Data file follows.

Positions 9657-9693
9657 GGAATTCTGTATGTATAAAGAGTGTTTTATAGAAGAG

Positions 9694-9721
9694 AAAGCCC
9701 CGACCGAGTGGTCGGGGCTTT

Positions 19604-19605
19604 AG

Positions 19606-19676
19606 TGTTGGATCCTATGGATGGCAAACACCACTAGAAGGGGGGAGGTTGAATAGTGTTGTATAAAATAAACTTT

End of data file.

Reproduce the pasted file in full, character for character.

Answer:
Positions 9657-9693
9657 GGAATTCTGTATGTATAAAGAGTGTTTTATAGAAGAG

Positions 9694-9721
9694 AAAGCCC
9701 CGACCGAGTGGTCGGGGCTTT

Positions 19604-19605
19604 AG

Positions 19606-19676
19606 TGTTGGATCCTATGGATGGCAAACACCACTAGAAGGGGGGAGGTTGAATAGTGTTGTATAAAATAAACTTT